Jay Skurski grades the Buffalo Bills in their 27-24 win over the Indianapolis Colts on Saturday in an AFC wild-card playoff game at Bills Stadium.
Running game: C
Thank goodness for quarterback Josh Allen, or running game would have been nonexistent. Allen provided the only threat on the ground, gaining 54 yards on 11 carries and scoring a touchdown. Some of Allen’s carries came on scrambles, but plenty were designed, too. It appeared as if offensive coordinator Brian Daboll was sitting on his quarterback’s rushing ability for much of the second half of the season, just waiting for the right time to unleash it. Allen, though, got bottled up a few times, as well, as the Bills went to the well a bit too often. That’s understandable, given how little Devin Singletary and Zack Moss were able to provide. Singletary finished with just three carries for 21 yards, although he did have a big 13-yard run in the fourth quarter. Before getting hurt, Moss had 21 yards on seven carries. One particularly terrible sequence came in the second quarter, when after an 8-yard run by Moss on first down, he couldn’t gain the necessary two yards on the next two plays to keep the chains moving.
Passing game: B+
Let’s be real: There was some luck involved here. If right tackle Daryl Williams doesn’t jump on Allen’s fumble in the fourth quarter, the Bills’ season might be over. The quarterback also had an interception overturned after replay review, even if it was obvious the ball hit the turf. Allen was sacked just twice, but had to use his superior escapability several times as the offensive line had its hands full. The quarterback finished 26 of 35 for 324 yards and a pair of touchdowns. Stefon Diggs did what Stefon Diggs does – catching six passes for 128 yards and a touchdown. Cole Beasley made a welcome return, with a team-leading seven grabs for 57 yards. Veteran receiver John Brown had a disappointing day, with no catches on four targets. Brown had one clear drop.
Run defense: C-
The Colts ran for 163 yards on 30 carries – an average of 5.4 a pop. The Bills did an OK job against Colts stud rookie Jonathan Taylor, holding him to 78 yards on 21 carries, but it was change-of-pace back Nyheim Hines who was a thorn in the Bills’ side, gaining 75 yards on six attempts. The run defense also got fooled by a reverse, which went to rookie receiver Michael Pittman Jr. and gained 11 yards. Nevertheless, there were some big stops at key times. Slot cornerback Taron Johnson had the biggest, stopping Taylor for a 3-yard loss on a third-and-goal play from the Bills’ 1-yard line in the second quarter. Johnson, Jordan Poyer, Mario Addison and Jerry Hughes all made tackles for loss against the run.
Pass defense: C+
Safety Micah Hyde led the way with three passes defensed. None of them, of course, was bigger than the final play of the game, when he emphatically swatted away the Colts’ Hail Mary attempt. Hyde also broke up a deep ball intended for T.Y. Hilton in the first quarter on a third-down play that, if completed, would have put the Colts inside the red zone. He popped up from that play and displayed more emotion than we usually see from him. Linebacker Tremaine Edmunds had two passes defensed, while Matt Milano added one. Milano also made a strong tackle in the open field on Taylor on a third-down play for no gain, forcing an Indianapolis field goal. Cornerback Tre’Davious White’s lone pass defensed came with less than a minute to go and forced a fourth down.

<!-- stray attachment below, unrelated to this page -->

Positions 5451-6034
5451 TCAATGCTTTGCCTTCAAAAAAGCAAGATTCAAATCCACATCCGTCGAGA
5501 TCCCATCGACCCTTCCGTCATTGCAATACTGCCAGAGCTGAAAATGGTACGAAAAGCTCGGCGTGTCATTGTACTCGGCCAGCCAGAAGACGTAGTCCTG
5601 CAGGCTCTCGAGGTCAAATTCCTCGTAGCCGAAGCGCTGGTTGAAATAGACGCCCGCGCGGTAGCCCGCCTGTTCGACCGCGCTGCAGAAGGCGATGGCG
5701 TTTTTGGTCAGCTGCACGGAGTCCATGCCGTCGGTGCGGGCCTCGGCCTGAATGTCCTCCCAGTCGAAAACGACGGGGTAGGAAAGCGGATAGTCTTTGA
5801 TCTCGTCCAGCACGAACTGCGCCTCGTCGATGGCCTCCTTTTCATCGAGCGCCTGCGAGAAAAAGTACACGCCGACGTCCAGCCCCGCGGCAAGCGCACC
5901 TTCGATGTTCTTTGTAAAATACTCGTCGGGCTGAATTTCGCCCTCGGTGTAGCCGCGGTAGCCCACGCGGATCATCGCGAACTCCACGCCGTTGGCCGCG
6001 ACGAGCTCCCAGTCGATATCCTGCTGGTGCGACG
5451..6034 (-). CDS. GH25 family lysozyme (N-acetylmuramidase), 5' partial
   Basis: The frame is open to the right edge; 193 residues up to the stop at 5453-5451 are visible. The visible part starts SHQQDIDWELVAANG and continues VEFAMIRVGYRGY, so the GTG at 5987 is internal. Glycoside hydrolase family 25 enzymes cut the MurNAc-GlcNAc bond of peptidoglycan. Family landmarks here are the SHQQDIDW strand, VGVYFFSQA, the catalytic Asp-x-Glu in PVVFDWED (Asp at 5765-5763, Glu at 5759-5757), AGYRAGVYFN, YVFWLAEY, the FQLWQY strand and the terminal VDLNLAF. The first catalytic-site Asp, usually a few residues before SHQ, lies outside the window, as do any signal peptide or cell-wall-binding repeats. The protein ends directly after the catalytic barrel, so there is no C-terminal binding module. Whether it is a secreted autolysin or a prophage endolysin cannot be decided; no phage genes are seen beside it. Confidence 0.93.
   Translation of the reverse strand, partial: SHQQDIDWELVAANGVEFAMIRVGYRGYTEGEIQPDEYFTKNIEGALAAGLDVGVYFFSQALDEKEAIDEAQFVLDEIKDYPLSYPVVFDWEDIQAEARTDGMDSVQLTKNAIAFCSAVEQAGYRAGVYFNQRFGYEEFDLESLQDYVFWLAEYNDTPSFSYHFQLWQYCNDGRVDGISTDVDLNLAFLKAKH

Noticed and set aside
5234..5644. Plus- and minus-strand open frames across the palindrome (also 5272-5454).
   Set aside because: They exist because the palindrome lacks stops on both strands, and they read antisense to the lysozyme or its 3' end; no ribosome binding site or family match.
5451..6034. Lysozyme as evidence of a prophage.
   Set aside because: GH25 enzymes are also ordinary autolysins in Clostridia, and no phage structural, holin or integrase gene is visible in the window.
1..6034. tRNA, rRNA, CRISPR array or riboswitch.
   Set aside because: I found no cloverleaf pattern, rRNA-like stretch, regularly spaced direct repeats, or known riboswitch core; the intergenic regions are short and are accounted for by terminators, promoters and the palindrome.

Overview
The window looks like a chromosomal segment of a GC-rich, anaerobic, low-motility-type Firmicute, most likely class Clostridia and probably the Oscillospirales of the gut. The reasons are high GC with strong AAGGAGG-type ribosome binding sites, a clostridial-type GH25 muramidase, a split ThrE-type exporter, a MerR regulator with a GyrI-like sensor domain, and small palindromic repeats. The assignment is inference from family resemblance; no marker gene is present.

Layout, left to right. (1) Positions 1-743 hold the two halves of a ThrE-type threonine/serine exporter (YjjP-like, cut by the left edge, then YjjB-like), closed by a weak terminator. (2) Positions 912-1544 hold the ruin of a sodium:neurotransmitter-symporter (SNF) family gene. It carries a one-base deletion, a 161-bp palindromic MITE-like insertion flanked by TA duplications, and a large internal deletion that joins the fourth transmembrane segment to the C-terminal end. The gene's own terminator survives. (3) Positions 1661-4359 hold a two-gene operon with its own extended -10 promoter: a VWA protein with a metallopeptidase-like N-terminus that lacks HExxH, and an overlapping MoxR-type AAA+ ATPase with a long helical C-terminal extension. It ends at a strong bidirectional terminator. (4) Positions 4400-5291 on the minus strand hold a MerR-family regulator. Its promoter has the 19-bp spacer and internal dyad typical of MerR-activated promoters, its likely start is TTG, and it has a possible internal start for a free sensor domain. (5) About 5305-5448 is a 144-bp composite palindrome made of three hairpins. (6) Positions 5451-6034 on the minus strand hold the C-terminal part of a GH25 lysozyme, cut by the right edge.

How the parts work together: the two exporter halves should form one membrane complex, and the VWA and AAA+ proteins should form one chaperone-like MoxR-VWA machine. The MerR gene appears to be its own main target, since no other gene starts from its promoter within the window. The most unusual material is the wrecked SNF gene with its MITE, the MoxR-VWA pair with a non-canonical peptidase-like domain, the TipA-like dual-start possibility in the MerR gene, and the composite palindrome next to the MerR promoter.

Special teams: B-
Tyler Bass was money, drilling a 54-yard field goal in the fourth quarter. Punter Corey Bojorquez also had a strong game. His first punt went 54 yards with no return, getting the Bills out from near their own end zone. Bojorquez finished the game with four punts that covered 188 yards, a net average of 43.5 yards after his coverage unit allowed just one of those four punts to be returned, for 14 yards. Kickoff man Andre Roberts had a tough game. He probably should have made a fair catch on the Colts’ first punt, but instead let it bounce, which let Indianapolis down the ball at the Bills’ 3-yard line. Roberts also barely jumped on a kickoff by the Colts after letting it bounce in front of him, then later made a poor decision in bringing the ball out of the end zone. That, coupled with a holding penalty against Jaquan Johnson, again backed up the Bills. Buffalo’s average drive start in the first half was its own 8-yard line. On four kickoff returns, Roberts averaged just 17.3 yards and only once got it past the 25-yard line.
Sean McDermott joined Marv Levy (11 wins), Lou Saban (2) and Chuck Knox (1) as the only coaches in franchise history to win a playoff game. That says more about the organization than it does McDermott, but it’s still a nice honor. One small disagreement with McDermott’s strategy Saturday came when he left the offense on the field on fourth-and-6 from the Colts’ 36-yard line with 8:13 left in the fourth quarter. McDermott was trying to get the Colts to jump offside to set up a more manageable fourth down – a play that had actually worked earlier – but when the Colts didn’t jump, the Bills had to burn a timeout to bring in the field-goal unit. If the plan was to kick from that spot, it was probably worth saving the timeout and just going for the field goal right away. Other than that, the Bills played disciplined football – just two penalties for 7 yards against – and were ready for what was a big moment in franchise history. Playing in front of fans and seeking the team’s first playoff win since 1995 is a lot of pressure, and McDermott had the Bills ready to deliver.